The Linnaeus Garden is on Svartbäcksgatan, north of the pedestrian street.

The nearest bus stop is ’Skolgatan’, just around the block from The Linnaeus Garden. City bus lines (numbers 2, 5, 13, 14 and 42) stop there, as do regional buses (numbers 110, 111 and 115, for example) also stop at . Buses 110 and 115 also call at Old Uppsala (Gamla Uppsala).

Linnaeus' summer retreat – a true gem

The small estate Hammarby, 15 km SE of Uppsala, was bought by Carl Linnaeus in 1758. He wanted a farm on the countryside where he could spend the summers together with his family, away from the unhealthy quarters of Uppsala.

Today, few Swedish manor-houses preserve such an authentic milieu. It reflects the private life of Linnaeus as well as his scientific work.

Getting to Linnaeus’ Hammarby

By car

Leave the E4 Uppsala bypass at junction 187 and take road 282 towards Edsbro. After about 200m turn right towards Danmark and ”Linnés Hammarby” (signed). Linnaeus’ Hammarby has got the GPS-coordinates WGS84 59° 49′ 3″ N, 17° 46′ 35″ E  /  UTM 59.8175°, 17.776389°.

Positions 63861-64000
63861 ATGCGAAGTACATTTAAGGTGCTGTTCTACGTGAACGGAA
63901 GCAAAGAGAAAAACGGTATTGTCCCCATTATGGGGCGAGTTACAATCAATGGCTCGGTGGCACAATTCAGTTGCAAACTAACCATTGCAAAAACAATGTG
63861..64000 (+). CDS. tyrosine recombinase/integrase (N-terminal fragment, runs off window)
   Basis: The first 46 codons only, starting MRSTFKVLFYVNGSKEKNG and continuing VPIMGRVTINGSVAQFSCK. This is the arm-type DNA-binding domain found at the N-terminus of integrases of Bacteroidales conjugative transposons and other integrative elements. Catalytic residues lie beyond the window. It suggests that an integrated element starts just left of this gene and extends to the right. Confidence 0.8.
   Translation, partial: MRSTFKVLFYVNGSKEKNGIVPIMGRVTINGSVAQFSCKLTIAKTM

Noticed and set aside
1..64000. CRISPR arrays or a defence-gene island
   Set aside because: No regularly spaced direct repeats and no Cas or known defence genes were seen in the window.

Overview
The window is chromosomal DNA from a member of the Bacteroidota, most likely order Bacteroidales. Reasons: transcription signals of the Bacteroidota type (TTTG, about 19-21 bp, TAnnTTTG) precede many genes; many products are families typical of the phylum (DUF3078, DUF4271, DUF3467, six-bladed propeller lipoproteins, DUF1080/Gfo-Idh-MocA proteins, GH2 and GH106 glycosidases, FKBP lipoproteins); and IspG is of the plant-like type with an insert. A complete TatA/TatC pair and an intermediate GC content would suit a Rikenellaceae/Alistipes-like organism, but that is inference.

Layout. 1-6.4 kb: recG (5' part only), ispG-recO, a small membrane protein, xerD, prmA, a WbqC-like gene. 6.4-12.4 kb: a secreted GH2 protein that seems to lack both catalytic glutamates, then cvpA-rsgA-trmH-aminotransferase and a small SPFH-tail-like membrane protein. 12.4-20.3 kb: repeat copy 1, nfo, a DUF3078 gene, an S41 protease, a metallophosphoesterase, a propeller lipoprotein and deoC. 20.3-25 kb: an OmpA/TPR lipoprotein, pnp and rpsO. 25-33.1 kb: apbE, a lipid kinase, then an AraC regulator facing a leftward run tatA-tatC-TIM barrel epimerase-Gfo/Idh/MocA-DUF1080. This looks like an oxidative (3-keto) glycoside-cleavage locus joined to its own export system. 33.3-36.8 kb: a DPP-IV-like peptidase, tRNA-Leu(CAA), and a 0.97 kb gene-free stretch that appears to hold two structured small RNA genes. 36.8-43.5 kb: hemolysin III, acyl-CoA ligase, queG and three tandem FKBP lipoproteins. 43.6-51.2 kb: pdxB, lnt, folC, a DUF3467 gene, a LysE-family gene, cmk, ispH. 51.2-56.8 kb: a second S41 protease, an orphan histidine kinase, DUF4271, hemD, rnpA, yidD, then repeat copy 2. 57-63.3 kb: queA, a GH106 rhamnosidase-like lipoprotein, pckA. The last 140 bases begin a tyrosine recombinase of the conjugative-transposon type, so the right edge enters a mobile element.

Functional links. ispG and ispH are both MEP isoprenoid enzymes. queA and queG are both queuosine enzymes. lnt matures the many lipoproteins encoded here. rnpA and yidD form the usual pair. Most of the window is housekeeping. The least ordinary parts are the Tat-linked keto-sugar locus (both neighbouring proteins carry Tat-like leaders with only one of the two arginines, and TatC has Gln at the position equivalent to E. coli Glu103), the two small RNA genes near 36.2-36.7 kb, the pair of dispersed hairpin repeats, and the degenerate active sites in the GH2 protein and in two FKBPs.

By bus

Bus 102 from Uppsala to Knivsta stops at the turn-off for Linnaeus’ Hammarby, about 2 km from the property. The travel time from Uppsala central station is about 20 minutes, the return journey about 25 minutes. The bus departs every 30 minutes on weekdays and once an hour on weekends.

Bus 186 also stops at the turn-off for Linnaeus’ Hammarby, on weekdays (travel time 15 minutes).

Collaboration with Uppsala-Lenna Heritage Railway and The Swedish Tramway Society 2020

Due to the COVID-19-pandemic Uppsala-Lenna Heritage Railway will nor operate a veteran bus service to Linnaeus’ Hammarby during 2020.

By bike

You can go by bike to Linnaeus' Hammarby. The distance is between 12 kilometers and 15 kilometers depening of your choice of route. The last 5–6 kilometers are on narrow roads with car traffic.

Route passing Kungsängen and Linnaeus' Sävja